The Albums of 2010: Five Honorable Mentions
2010 is drawing to a close, and with it, a year-end list draws nigh– a countdown of my fifteen favorite recordings of the past twelve months, as is my custom around these parts. It has been suggested to me at various points over the last few years that fifteen is perhaps five too many, but, both generally speaking and with regard to 2010 in particular, I really see no choice in the matter: My response to this year’s excellent selection of albums is simply one of gratitude, recognition of how I’ve been blessed. The good stuff has been so plentiful, in fact, that even fifteen has seemed a bit slim as I’ve worked these last couple of weeks on narrowing things down, so in the end I’ve decided not to. The top fifteen drops in a few more days, but first, and hardly without consequence, I feel obliged to name five further albums that I strongly suspect will stay with me. 2010 wouldn’t have been the same without them, and their mention here is very honorable indeed.
In no particular order.
New Orleans, as a musical, spiritual, and cultural center, has been in bloom this year, I dare say as much as ever, prompting me to opine more than once about the diversity and across-the-board excellence of the musics coming out of that city these last few months. I mentioned before that the delightful Treme soundtrack might be the most essential of them all, simply for its sheer scope in encompassing the city’s teeming eclecticism, but, in terms of the quality of the music itself, it might as well be a toss-up between that album, Galactic’s party-starting Ya-Ka-May, Dr. John’s ferocious (and I am inclined to say definitive) Tribal, and Trombone Shorty’s groove-centered Backatown. It’s this last one that I come back to the most, if only for how fully integrative it is in pulling together the city’s popular musical idioms both past and present– funk for a hip-hop era, rock and roll with Mardi Gras horn lines. It’s stacked top-to-bottom with killers songs, but of particular note is Shorty’s take on Allen Toussaint’s “On Your Way Down,” perhaps my favorite version of the song yet recorded– given the song’s long and luminous history, no small feat.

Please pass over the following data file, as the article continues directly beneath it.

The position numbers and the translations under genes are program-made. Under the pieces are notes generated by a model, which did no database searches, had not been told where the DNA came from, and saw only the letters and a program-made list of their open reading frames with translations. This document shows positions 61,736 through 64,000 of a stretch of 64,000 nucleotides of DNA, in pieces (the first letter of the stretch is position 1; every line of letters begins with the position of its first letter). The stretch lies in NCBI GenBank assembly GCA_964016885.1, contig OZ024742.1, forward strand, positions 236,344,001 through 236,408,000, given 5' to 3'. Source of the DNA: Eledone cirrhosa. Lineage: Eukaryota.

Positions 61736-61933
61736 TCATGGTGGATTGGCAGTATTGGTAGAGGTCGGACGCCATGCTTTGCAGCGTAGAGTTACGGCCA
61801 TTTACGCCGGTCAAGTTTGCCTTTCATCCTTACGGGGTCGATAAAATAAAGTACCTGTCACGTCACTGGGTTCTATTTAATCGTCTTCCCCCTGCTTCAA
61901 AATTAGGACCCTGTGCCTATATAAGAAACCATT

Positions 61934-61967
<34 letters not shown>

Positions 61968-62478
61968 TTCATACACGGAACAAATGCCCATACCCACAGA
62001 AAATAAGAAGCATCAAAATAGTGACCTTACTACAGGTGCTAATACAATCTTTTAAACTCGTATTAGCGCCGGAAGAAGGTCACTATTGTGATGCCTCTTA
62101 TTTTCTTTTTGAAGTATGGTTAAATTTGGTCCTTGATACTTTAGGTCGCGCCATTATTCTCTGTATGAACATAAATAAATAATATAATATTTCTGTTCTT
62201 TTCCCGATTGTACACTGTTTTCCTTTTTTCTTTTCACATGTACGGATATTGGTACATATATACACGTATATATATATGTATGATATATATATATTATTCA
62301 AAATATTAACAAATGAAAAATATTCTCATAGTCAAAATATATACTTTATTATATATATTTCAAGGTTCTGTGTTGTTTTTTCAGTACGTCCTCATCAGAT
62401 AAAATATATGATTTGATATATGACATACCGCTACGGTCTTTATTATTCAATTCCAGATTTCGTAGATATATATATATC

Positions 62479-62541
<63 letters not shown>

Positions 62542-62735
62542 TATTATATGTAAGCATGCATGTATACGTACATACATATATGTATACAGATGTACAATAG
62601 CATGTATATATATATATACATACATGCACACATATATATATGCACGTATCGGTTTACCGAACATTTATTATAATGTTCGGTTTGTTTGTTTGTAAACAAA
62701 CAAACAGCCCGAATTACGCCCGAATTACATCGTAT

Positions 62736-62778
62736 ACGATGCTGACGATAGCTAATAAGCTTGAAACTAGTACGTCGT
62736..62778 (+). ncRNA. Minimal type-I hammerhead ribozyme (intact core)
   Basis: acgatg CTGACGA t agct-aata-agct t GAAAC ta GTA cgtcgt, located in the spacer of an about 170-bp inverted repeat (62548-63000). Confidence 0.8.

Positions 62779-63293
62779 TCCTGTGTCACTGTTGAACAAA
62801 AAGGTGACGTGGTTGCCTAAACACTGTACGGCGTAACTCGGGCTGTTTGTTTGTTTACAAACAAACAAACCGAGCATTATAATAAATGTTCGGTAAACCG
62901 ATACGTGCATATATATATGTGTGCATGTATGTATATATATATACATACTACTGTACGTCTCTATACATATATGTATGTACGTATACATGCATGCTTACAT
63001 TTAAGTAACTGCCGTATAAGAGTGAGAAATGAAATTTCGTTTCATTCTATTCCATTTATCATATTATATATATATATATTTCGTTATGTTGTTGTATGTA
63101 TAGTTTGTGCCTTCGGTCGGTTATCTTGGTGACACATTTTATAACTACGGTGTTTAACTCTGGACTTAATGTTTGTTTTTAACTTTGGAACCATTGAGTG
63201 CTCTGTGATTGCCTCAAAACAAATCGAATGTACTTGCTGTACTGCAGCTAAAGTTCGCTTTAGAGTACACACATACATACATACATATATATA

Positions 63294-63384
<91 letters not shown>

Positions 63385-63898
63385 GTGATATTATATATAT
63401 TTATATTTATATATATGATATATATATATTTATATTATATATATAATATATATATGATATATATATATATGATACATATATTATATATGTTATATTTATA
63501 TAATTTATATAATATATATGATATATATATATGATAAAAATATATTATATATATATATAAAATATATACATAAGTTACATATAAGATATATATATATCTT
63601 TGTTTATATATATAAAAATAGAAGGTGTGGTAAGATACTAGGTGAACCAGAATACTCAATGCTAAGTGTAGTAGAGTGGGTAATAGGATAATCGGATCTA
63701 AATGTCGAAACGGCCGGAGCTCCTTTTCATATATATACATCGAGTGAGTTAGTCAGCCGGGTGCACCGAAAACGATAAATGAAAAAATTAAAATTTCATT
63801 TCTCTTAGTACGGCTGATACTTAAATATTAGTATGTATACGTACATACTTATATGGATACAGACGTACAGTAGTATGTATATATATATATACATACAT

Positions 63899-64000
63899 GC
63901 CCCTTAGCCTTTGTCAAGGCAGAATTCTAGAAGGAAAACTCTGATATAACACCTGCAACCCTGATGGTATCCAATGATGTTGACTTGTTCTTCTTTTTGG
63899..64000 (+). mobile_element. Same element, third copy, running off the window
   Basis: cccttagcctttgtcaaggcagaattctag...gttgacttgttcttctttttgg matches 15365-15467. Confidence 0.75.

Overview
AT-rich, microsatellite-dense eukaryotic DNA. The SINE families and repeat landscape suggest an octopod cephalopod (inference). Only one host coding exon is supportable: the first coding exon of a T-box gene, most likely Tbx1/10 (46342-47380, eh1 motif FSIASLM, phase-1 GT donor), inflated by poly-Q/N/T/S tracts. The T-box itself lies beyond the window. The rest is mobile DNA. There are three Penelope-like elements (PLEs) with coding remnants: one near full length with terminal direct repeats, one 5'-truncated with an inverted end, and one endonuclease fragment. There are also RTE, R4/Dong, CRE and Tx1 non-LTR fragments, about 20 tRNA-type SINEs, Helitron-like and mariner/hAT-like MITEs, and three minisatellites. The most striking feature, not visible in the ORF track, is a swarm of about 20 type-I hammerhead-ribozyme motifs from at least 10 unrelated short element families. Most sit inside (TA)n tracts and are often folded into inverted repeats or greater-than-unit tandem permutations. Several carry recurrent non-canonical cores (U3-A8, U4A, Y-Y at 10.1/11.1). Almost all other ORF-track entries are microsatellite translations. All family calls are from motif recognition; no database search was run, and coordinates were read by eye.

My favorite Spoon album? Perhaps not– I suspect that title will long rest with the sterling, subversively compact-yet-expansive pop of Ga Ga Ga Ga Ga— but this one is nevertheless a fine legacy album from one of the great indie rock bands, a sort of mirror-image sequel that rejoins its predecessor with rough-hewn details and songs that alternate between minor-key riddles and swelling anthems. As far as the latter goes, I will happily throw my vote behind “I Saw the Light” as the group’s best single to date.
Luck in the Valley
A posthumous release though it may be, an American Recordings this is not: There’s nothing morbidly introspective or grimly fatalistic here, but rather an album that celebrates the messy, sprawling humanity that stretches into the past of American music but flourishes today through vibrant performances like the ones contained here. A younger, less imaginative me might have thought it well beyond the scope of an instrumental guitar record to convey with such clarity the stuff of humor, reflection, mystery, and camaraderie, but this handsome recording makes quick work out of dismantling such short-sighted limitations.
No Better Than This
There be haints all over this one. T-Bone Burnett‘s method of recording this one– via a road trip through various famous and historically significant locales from the back pages of American folk and rock music– might seem on the surface to be a sort of gimmick, but the resulting music captures a certain, elusive brand of authenticity without a hint of affectation. I often like T-Bone productions in spite of the man himself, not because of him, and I rarely care much for Mellencamp albums at all, but the two find a most graceful connection here that sparks real magic, from the first song to the last.
Elton John and Leon Russell
I confess to a slight disappointment that this one didn’t turn out to be a bigger presence in the Grammy nominations; not that I care, but this seems right up Grammy’s alley: A highly-touted comeback from a couple of well-regarded veterans. An array of classic Americana styles. T-Bone Burnett. Cameos from Neil Young and Brian Wilson. Perhaps the whole thing just isn’t flashy enough, not as remarkable an occurrence in the wake of Raising Sand, but therein lies its charm: This is a wheelhouse album through and through, an album that takes relish in craft and offers a shame-free exhibition of a pair of professionals doing what they do best.